Microsoft introduces Outlook.com

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Michelle Starr is the tiger force at the core of all things. She also writes about cool stuff and apps as CNET Australia's Crave editor. But mostly the tiger force thing.

Microsoft has taken the wraps off its new webmail service, Outlook.com.

(Credit: Microsoft)

And it's not just for email, either. The new service has been designed from the ground up, pulling features from Exchange and Hotmail, and clearly taking influence from other webmail services, such as Gmail.

As announced on the Microsoft Office Blog, the new Outlook.com will be open to everyone for free, and plans to do everything but the dishes.

The new, cleaner interface of Outlook.com.
(Credit: Microsoft)

Those who use Hotmail will already be familiar with some of the things Outlook.com will be able to do:

  • View previews of attached images

  • Access free Office Web Apps of Word, PowerPoint and Excel

  • SkyDrive support, so that you can put attached files in the cloud and stop worrying about attachment size limits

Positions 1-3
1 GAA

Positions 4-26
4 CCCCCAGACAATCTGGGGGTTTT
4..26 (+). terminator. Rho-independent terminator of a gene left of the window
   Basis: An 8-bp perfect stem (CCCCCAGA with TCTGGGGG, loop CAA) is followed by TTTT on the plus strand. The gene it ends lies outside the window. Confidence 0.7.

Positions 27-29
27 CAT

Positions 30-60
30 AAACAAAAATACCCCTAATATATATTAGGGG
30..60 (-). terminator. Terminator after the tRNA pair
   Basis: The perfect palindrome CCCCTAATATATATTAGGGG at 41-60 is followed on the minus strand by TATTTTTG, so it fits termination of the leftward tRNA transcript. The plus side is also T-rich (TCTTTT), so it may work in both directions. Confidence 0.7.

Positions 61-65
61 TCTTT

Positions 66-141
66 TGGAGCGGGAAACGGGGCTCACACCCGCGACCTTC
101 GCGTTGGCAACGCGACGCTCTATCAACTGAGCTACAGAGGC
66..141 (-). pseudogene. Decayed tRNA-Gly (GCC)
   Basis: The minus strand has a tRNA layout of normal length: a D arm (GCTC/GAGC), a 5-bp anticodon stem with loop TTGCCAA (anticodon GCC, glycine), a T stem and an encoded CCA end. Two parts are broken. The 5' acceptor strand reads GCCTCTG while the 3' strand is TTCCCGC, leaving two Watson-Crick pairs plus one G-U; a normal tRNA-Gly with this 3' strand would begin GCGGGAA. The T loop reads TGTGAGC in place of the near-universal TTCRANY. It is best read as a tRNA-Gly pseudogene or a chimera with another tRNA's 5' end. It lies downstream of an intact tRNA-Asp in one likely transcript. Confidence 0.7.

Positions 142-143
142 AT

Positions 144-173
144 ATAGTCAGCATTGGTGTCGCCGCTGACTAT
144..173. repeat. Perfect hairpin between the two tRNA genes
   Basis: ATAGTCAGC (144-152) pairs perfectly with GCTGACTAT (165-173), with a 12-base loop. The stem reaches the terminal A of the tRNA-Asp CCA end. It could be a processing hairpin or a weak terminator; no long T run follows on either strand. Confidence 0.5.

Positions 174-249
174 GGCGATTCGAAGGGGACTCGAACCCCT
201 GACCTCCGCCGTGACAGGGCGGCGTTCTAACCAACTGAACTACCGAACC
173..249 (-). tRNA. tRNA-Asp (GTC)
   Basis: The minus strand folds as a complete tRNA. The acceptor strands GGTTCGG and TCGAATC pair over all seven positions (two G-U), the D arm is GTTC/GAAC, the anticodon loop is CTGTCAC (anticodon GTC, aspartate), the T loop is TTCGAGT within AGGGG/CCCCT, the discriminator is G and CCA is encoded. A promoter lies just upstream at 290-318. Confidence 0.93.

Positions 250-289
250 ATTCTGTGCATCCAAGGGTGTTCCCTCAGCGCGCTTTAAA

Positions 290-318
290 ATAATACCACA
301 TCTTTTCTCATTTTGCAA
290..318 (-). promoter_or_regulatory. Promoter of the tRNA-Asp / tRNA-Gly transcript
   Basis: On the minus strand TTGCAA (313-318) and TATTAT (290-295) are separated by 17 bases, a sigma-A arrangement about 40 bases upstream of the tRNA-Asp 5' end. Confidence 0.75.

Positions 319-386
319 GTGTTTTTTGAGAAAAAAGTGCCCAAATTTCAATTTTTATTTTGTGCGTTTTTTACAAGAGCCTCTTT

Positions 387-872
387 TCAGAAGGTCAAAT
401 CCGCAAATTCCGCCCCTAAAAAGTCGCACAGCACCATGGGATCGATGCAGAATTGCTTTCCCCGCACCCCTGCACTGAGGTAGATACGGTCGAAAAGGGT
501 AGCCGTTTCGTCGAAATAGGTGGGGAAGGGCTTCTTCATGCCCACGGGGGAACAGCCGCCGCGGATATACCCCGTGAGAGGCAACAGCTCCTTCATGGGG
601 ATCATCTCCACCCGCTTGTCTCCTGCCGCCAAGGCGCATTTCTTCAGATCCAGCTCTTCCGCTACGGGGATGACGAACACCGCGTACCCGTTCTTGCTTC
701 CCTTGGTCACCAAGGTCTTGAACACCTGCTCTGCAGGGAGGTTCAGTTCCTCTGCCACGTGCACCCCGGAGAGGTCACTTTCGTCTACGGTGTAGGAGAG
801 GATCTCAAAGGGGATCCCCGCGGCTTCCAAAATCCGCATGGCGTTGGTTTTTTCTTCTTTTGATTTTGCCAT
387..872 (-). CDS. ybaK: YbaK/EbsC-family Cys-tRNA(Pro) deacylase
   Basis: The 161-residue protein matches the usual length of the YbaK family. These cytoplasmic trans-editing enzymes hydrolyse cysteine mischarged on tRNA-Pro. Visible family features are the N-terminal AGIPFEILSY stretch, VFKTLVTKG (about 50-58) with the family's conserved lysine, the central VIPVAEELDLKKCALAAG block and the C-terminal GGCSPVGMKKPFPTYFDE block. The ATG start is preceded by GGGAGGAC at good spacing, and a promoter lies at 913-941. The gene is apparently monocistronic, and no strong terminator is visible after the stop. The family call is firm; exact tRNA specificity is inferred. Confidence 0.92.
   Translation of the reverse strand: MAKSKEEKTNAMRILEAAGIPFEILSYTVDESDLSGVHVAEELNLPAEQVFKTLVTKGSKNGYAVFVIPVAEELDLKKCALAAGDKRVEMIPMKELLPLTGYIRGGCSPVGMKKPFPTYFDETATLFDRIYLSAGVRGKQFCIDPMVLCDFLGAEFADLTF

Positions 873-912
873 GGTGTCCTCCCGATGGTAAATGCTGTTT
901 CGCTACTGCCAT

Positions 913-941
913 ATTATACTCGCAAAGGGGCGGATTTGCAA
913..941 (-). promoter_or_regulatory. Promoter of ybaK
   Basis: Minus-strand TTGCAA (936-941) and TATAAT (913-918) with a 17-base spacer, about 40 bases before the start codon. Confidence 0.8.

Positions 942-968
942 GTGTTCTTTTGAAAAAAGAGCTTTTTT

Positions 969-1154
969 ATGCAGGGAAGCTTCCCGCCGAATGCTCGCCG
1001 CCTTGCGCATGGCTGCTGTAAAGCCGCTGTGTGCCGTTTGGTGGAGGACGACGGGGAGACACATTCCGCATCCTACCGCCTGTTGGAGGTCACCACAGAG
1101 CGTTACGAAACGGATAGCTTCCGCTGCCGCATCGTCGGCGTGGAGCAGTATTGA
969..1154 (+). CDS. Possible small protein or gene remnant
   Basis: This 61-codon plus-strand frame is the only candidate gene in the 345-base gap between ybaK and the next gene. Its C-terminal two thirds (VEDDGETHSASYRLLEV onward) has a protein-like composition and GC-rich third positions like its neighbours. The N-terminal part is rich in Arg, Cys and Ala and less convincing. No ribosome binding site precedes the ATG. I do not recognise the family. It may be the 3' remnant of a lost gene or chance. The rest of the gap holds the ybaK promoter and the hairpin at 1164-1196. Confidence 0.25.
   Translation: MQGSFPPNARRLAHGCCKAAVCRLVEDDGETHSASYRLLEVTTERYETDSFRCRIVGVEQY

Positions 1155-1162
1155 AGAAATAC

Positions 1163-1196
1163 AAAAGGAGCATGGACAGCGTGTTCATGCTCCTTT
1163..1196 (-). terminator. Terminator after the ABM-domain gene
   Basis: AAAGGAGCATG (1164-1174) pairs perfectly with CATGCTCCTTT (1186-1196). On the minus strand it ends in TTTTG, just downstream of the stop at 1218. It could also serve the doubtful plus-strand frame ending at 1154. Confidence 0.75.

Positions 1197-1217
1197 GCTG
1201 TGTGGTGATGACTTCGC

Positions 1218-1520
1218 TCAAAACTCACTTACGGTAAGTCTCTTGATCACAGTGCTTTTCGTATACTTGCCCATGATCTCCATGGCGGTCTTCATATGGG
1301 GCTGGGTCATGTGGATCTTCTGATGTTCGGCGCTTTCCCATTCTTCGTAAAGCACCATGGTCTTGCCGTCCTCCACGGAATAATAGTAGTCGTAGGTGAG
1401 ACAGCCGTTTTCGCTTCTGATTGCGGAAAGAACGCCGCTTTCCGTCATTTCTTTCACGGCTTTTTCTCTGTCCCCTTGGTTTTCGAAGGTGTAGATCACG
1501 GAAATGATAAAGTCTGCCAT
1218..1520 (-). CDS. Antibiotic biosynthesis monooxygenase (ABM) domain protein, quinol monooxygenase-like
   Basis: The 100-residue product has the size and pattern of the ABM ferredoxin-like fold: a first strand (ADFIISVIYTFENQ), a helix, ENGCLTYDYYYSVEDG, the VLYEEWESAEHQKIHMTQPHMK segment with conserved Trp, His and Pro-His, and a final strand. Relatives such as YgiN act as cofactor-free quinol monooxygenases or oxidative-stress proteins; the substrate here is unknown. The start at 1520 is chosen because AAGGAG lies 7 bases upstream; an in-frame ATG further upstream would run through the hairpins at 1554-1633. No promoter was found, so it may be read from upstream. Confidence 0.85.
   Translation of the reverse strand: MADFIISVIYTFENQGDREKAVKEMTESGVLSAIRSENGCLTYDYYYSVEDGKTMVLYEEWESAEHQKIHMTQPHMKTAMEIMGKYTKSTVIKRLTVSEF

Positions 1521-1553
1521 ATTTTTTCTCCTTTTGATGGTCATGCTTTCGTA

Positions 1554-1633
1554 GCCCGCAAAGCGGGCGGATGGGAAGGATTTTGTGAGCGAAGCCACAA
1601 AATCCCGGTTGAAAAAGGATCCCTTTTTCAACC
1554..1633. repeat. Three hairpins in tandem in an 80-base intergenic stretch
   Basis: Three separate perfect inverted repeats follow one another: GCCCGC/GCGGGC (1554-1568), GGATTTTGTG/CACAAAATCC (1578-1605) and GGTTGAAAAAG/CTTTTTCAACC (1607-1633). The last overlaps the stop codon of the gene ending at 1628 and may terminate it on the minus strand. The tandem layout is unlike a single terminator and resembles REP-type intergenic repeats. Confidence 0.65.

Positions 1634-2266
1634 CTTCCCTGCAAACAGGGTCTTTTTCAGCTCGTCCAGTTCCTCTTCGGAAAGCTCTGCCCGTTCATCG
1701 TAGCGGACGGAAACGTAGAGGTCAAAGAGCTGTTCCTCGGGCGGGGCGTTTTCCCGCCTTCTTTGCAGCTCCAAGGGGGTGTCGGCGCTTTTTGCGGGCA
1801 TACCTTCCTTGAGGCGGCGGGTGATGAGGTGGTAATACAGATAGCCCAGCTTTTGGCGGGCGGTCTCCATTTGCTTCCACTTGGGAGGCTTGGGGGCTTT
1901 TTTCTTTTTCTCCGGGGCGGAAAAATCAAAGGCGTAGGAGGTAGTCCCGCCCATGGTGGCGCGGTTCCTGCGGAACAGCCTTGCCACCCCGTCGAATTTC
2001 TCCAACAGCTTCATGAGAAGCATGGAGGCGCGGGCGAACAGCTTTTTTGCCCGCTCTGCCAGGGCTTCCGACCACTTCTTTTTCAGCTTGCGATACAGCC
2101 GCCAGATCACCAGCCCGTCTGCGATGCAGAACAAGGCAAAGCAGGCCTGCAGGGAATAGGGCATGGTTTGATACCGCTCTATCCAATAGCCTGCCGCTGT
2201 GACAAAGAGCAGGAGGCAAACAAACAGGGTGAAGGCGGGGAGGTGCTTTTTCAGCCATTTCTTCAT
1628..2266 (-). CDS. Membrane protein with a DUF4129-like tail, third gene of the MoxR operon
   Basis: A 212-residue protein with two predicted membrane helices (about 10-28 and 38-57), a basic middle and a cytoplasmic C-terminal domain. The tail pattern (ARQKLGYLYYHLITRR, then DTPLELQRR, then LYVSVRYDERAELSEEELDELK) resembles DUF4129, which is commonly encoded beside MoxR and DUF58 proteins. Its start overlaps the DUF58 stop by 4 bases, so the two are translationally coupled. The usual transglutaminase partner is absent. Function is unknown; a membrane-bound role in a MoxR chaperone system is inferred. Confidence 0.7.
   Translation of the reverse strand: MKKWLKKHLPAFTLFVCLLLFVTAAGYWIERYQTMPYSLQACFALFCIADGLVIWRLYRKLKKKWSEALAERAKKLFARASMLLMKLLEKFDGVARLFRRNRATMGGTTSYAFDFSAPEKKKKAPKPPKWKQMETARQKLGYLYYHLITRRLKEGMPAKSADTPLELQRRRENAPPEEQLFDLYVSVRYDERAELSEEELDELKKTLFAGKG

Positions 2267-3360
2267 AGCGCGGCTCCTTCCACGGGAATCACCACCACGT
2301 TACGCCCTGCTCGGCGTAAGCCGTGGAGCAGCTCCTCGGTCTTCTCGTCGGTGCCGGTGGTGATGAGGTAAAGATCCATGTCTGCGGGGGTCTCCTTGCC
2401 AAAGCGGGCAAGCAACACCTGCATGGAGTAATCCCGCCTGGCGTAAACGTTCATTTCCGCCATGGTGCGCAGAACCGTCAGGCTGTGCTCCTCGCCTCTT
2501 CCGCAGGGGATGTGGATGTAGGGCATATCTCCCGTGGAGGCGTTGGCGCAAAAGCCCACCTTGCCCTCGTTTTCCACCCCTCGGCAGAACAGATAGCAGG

• "Virtually unlimited" storage

  • No content scanning (a la Gmail), so targeted ads won't be shown

  • Connection with Facebook, Twitter, LinkedIn, Google and Skype, so you can do all your networking from the one interface

  • 7GB of free cloud storage.

It will also be available to use on Windows devices, such as tablets, mobile phones and any other phones that support Exchange ActiveSync.

The idea seems to be to gradually urge users away from Hotmail and into Outlook.com.

Says the blog post:

While today's preview is just the start, Outlook.com is ready now to become your primary email service. We're expecting millions of people to try it out. Starting today, you can get an @Outlook.com email address, and we've also made it easy to get started with your current email address if you want to.

If you have a Microsoft Live or Hotmail account, you can check out the preview now by visiting Outlook.com.



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JohnP3 posted a comment   

Good move by microsoft - when compared to other alternatives like gmail they ui factors in human scale for touch applications.

You could easily see people accessing outlook.com easily on a tablet through the web interface.

Can't wait for all the other bits skydrive, calendar and skype to fall into place.

 

AlexV1 posted a comment   
Australia

Feels like a skin with hotmail running in the back end.




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